9

In Java and C#, you can create an object with properties that can be set at initialisation by either defining a constructor with parameters, defining each property after constructing the object, or using the builder/fluid interface pattern. However, C# 3 introduced object and collection initialisers, which meant the builder pattern was largely useless. In a language without initialisers, one could implement a builder then use it like so:

Vehicle v = new Vehicle.Builder()
                    .manufacturer("Toyota")
                    .model("Camry")
                    .year(1997)
                    .colour(CarColours.Red)
                    .addSpecialFeature(new Feature.CDPlayer())
                    .addSpecialFeature(new Feature.SeatWarmer(4))
                    .build();

Conversely, in C# one could write:

var vehicle = new Vehicle {
                Manufacturer = "Toyota",
                Model = "Camry",
                Year = 1997,
                Colour = CarColours.Red,
                SpecialFeatures = new List<SpecialFeature> {
                    new Feature.CDPlayer(),
                    new Feature.SeatWarmer { Seats = 4 }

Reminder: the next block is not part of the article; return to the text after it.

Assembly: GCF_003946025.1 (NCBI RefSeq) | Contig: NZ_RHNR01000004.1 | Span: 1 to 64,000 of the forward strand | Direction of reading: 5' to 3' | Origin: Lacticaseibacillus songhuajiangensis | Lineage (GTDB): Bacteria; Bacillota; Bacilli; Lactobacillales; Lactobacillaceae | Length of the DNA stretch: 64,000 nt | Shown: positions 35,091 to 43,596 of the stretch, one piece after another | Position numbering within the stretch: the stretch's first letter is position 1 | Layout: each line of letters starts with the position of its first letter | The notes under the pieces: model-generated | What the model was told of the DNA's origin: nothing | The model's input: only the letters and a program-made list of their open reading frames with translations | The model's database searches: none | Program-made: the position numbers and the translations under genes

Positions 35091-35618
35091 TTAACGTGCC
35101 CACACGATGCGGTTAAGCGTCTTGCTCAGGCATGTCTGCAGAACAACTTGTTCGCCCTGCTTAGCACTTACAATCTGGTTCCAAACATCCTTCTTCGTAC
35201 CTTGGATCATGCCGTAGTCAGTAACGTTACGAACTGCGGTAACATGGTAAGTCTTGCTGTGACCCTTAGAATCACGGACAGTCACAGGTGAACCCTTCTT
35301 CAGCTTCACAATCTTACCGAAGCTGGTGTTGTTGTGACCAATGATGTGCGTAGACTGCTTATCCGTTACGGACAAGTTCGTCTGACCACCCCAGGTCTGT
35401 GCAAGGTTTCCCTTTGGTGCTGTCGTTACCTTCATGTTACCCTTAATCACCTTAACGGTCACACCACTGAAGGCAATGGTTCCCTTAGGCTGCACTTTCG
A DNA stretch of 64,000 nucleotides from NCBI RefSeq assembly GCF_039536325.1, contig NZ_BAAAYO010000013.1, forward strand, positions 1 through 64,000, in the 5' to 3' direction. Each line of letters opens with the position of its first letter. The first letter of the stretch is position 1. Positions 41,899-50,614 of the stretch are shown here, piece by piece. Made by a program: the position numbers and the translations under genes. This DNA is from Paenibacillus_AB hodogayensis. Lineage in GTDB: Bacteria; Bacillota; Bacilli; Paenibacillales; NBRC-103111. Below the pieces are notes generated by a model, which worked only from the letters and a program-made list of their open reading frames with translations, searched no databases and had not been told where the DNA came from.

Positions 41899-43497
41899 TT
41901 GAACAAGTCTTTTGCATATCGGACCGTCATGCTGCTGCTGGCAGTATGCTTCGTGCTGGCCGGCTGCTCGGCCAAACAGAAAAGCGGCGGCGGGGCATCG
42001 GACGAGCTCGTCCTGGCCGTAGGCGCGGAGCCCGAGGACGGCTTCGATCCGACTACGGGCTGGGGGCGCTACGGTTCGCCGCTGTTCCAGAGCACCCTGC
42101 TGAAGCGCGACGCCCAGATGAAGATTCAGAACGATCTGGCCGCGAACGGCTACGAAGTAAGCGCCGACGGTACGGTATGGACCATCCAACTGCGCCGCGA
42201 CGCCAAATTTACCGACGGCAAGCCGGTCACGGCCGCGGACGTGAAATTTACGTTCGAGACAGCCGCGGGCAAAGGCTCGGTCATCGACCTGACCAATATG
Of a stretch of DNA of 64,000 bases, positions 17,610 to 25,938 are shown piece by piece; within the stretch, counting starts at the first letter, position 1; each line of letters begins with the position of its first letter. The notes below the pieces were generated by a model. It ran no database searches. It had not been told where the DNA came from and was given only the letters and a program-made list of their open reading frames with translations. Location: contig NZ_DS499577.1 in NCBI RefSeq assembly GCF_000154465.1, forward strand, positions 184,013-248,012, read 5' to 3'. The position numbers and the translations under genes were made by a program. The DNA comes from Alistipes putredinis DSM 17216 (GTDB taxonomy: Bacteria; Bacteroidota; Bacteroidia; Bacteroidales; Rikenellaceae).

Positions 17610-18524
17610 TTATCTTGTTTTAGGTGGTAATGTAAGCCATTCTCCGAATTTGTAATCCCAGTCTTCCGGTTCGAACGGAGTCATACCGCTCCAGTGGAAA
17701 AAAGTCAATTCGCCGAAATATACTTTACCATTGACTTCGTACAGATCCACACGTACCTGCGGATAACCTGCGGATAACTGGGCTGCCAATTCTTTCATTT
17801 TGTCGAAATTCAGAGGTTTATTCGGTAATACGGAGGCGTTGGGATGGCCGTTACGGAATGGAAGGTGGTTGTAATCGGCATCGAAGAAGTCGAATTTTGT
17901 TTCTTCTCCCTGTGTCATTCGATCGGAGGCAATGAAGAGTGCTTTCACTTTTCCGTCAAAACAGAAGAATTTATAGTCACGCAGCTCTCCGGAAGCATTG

}
              }

...eliminating the need for a builder as seen in the previous example.

Based on these examples, are builders still useful in C#, or have they been superseded entirely by initialisers?

  • are builders useful why do I keep seeing these sorts of questions? A Builder is a design pattern - sure, it may be exposed as a language feature but at the end of the day it's just a design pattern. A design pattern cannot be "wrong". It may or may not fulfil your use case but that doesn't make the entire pattern wrong, just the application of it. Remember that at the end of the day design patterns solve particular problems - if you don't face the problem, then why would you try solving it? – VLAZ Oct 1 '16 at 10:27